Directed by Adam McKay
Okay, so a biopic can frame its subject in two ways, it seems: First is a traditional start to finish marathon, starting with the subject’s youth and charting their rise until we get to the end. The second is a more narrow focus of an important moment in the subject’s life, through which we gleam who they were as a person. Vice is the former. Examples of the latter include Selma (2014), Jackie (2016), LBJ (2017), My Week With Marilyn (2011), Lincoln (2012).
What makes the story of Vice important is what the former Vice President did as part of the George W. Bush administration. In a sense, everything until this point in the “story” is superfluous. Some criticism I’ve read suggests the movie should just ignore everything before 2000 altogether, and such criticism may not be wrong. As it is, Vice tries to give you a portrait of a man, explaining where he comes from and possibly what drives him. In its wide scope it surely misses some of the nuance of his story, jumping quickly through his early career as if listing off his greatest hits rather than really digging into his character. Such a long amount of time allows the movie to flex its biggest muscle, in a sense, showing Christian Bale’s transformation.
I quite enjoyed Vice, which surprised me since I had read so much meddling to outright negative reviews of the movie. Maybe that’s why I liked it.
It’s a funny, dark movie that, to me, pulled no punches. Sure, it might make Cheney an easy target for left-leaning audiences, and maybe his representation isn’t quite fair? But it still seemed relevant to me, particularly with where the government is today. I think some might recoil at a movie made about something so recent and so despicable, suggesting that we all know what happened so why belabor the point? And maybe I’m not the most politically aware, but I like to think I have some grasp of what’s been going on these last couple decades and there was information in this movie that caught me off guard. At the very least it clarified certain things I only knew abstractly, about why the U.S. started a war in Iraq and how that has cultivated certain unstable conditions in the Middle East today.
Basically, I think there’s something to be learned from all of this, and I think Vice is an important reminder of unchecked power and the way personal greed still works its way into men of the highest office who, of course in theory, are public servants.
It’s a disturbing story, but I think it’s an important one to remember because some people have probably already forgotten. It’s hard to consider the significance of such recent history when it seems something wild and unprecedented happens every month or week these days.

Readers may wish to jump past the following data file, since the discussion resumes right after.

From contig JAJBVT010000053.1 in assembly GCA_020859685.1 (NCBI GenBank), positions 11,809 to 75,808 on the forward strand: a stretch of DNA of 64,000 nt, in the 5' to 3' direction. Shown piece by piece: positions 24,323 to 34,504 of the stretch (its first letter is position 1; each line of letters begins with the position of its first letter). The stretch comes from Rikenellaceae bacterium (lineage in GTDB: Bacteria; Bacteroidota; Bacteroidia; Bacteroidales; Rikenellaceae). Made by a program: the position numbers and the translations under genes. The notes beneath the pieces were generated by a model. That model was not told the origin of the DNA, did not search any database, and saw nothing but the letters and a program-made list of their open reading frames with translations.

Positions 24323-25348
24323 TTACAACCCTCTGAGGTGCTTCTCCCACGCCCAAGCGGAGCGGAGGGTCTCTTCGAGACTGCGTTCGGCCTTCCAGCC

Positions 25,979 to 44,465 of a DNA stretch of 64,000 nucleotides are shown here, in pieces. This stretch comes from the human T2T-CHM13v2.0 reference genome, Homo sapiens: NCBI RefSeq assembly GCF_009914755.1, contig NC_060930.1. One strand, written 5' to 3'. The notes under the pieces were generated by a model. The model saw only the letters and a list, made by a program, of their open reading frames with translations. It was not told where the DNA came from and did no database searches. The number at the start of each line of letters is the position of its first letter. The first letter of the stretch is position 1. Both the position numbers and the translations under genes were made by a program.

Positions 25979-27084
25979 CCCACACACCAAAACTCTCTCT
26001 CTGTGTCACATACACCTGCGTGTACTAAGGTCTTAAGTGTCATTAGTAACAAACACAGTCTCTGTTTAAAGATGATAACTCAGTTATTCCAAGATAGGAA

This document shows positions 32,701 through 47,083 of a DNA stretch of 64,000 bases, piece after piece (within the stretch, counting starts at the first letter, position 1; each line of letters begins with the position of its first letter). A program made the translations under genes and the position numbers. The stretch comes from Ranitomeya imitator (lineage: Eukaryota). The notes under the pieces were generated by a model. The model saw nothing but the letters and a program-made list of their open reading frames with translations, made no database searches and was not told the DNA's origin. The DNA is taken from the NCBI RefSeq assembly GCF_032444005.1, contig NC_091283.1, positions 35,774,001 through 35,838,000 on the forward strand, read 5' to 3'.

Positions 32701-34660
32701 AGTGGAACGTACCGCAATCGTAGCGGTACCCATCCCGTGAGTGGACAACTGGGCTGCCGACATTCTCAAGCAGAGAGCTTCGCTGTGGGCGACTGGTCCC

The movie’s biggest aim is to show how much control Cheney had while working as the VP to former President George W. Bush. We see how Cheney’s efforts and the work of the people around him got the country embroiled in an unnecessary war in Iraq (oil!), a conflict which destabilized the region and gave rise to a group like ISIS. During the 9/11 attacks, while those around Cheney express horror, a narrator (Jesse Plemons) tells us that Cheney saw an opportunity.
So that’s what the movie wants to get across, all the atrocities propagated during Cheney’s time in office. When we get there the movie is its most effective, but it takes quite some time before we see Cheney as we’re most used to seeing him, a balding, white-haired bespectacled man with crime on the mind.
Vice takes its time telling the story of Cheney’s rise to power. We start with him as a young man in Wyoming, ostensibly at a low point before his wife Lynne (Amy Adams) gives him a stern talking to. Soon he’s a Congressional intern sidling up to Donald Rumsfeld (Steve Carell), and not long after that he becomes the youngest Chief of Staff under Gerald Ford.
I’m not sure there’s a small enough window of time to convey everything about Cheney that the movie wants to cover. And anyways, this is an Adam McKay movie, and like The Big Short this movie takes a step back and tries to look at the whole picture. His films, at least these last two more ‘serious’ efforts feature large ensemble casts and take aim at some kind of establishment. They are less about nuance and more about the system in place, tackling it from multiple angles.
His movies are a strange combination of sardonic and hopeful. Through the same comedic, sometimes mean-spirited chops of movies like Anchorman and Stepbrothers, which mock more than they celebrate, he seems to be constantly deconstructing something. That same energy is put to use in these last two movies, but both end with a sort of call to action, the previous more so than this one.
I guess I don’t begrudge anyone who loathes this movie because there is enough cynicism in the world already. The qualities and tone of this movie surely stand out more when juxtaposed to another Christmas release (oddly enough featuring the same composer, Nicholas Britell), Barry Jenkins’ tugging at the heart strings If Beale Street Could Talk.
They both tackle an issue, something unjust, though one is intimate and personal, and the other is almost inhumane in its scale.
Up Next: Traffic (2000), Post Tenebras Lux (2012), Three Kings (1999)